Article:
Hundreds arrested in largest US immigration raids in a decade

Family members and friends in tears as 680 mostly Latino workers were taken away by immigration agents in Mississippi.

    Those arrested were taken to a military hangar to be processed for immigration violations [Rogelio V Solis/AP]
    Those arrested were taken to a military hangar to be processed for immigration violations [Rogelio V Solis/AP]

    US immigration officials have raided seven meat processing plants in the southern state of Mississippi, arresting 680 mostly Latino workers in the largest workplace sting in at least a decade.

    The raids on Wednesday happened just hours before President Donald Trump visited El Paso, Texas, the majority-Latino border city where a man linked to an online screed about a "Hispanic invasion" was charged in a shooting that left 22 people dead.

    "On a day when we seek unifying words and acts to heal the nation's broken heart, President Trump allows so many families and communities to be torn apart," said Angelica Salas, executive director of the Coalition for Humane Immigrant Rights.

    Trump has adopted a hard line on immigration - both legal and illegal - since coming to office in 2017. He has also labelled immigrants from South America as "criminals".

    About 600 US Immigration and Customs Enforcement (ICE) agents fanned out across the plants operated by five companies, surrounding the perimeters to prevent workers from fleeing. ICE said the raids were planned months ago.

    "The execution of federal search warrants today was simply about enforcing the rule of law in our state and throughout our great country," US Attorney for the Southern District of Mississippi Mike Hurst said in a statement.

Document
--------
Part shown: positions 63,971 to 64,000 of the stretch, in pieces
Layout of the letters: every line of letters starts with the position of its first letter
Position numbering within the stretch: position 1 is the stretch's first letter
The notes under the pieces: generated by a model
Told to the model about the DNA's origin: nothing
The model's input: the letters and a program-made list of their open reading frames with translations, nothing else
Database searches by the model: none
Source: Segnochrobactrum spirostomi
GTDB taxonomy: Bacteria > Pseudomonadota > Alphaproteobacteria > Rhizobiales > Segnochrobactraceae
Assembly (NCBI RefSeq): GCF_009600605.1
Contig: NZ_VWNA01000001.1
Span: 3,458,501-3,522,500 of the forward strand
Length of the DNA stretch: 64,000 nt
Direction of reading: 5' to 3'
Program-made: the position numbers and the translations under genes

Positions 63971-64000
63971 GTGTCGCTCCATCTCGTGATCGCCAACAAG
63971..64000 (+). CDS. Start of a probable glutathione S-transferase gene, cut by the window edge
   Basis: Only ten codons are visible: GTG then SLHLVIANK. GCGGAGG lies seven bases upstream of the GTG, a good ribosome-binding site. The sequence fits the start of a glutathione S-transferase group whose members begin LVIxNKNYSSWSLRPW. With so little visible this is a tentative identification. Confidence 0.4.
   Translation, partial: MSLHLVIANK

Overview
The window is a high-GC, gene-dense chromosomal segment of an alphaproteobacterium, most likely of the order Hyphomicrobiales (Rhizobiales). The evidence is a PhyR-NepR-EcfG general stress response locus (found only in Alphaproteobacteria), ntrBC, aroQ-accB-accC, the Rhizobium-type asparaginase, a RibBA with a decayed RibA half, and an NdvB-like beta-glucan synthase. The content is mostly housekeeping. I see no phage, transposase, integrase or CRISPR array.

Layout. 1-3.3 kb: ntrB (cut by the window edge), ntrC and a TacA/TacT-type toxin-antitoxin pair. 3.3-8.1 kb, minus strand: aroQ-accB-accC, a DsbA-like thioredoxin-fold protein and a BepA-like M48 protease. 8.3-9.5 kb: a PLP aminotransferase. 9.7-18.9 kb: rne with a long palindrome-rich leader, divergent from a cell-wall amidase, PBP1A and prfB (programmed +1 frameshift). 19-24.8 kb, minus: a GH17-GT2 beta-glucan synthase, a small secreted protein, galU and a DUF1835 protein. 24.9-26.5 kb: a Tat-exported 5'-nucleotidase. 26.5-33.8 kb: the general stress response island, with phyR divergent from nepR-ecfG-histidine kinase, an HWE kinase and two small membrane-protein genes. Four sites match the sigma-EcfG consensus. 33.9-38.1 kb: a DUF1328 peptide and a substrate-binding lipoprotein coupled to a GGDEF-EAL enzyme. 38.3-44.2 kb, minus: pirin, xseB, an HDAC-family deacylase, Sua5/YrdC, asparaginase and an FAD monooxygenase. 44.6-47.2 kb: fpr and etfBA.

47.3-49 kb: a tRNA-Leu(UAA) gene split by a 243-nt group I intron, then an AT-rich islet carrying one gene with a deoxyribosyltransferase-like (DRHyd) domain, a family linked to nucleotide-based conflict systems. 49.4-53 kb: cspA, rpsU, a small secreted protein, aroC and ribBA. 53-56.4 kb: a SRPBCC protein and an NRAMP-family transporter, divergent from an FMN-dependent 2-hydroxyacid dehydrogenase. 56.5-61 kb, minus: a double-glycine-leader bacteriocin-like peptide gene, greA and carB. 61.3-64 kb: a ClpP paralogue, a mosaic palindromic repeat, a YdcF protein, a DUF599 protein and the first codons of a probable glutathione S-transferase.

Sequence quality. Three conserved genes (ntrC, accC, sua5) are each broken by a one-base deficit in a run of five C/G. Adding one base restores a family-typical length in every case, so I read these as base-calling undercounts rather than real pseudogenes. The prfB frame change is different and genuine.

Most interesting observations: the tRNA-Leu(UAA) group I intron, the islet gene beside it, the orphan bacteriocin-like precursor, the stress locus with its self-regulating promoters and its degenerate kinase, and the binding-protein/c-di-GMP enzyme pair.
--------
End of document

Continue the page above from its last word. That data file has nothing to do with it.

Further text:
In Morton, about 65km east of City of Jackson, the capital of Mississippi, workers filled three buses - two for men and one for women - at a Koch Foods Inc plant.

    Those arrested were taken to a military hangar to be processed for immigration violations.

    About 70 families, friends and residents waved goodbye and shouted, "Let them go! Let them go!" Later, two more buses arrived.

    'Tearful goodbye'

    A tearful 13-year-old boy whose parents are from Guatemala waved goodbye to his mother, a Koch worker, as he stood beside his father. Some employees tried to flee on foot but were captured in the car park.

    Immigration raid
    Tearful families and friends waved goodbye as the detainees were taken away by ICE agents [Rogelio V Solis/AP]

    Workers, including Domingo Candelaria, who could show they were in the country legally were allowed to leave the plant after agents searched the trunks of their vehicles.

    "It was a sad situation inside," Candelaria said.

    Mississippi is the nation's fifth-largest chicken producing state and the plants' tough processing jobs have mainly been filled by Latino immigrants eager to take whatever work they can get.

    Koch is one of the largest poultry producers in the US, with operations in Mississippi and five other states.

    The company did not respond to the Associated Press news agency's telephone calls and emails seeking comment.

    Matthew Albence, ICE's acting director, told AP in an interview on Wednesday, that the raids could be the largest-ever workplace operation in any single state.

    Asked about their coinciding with Trump's visit to El Paso, Albence responded, "This is a long-term operation that's been going on." He said raids are "racially neutral" and based on evidence of illegal residency.

    The companies involved could be charged with knowingly hiring workers who are in the county illegally and will be scrutinised for tax, document and wage fraud, Albence said.

    Bill Chandler, executive director of the Mississippi Immigrant Rights Alliance, called the "terrible" raids "another effort to drive Latinos out of Mississippi" and he blamed Trump for fanning racism with his past incendiary comments about immigrants.

    SOURCE: News agencies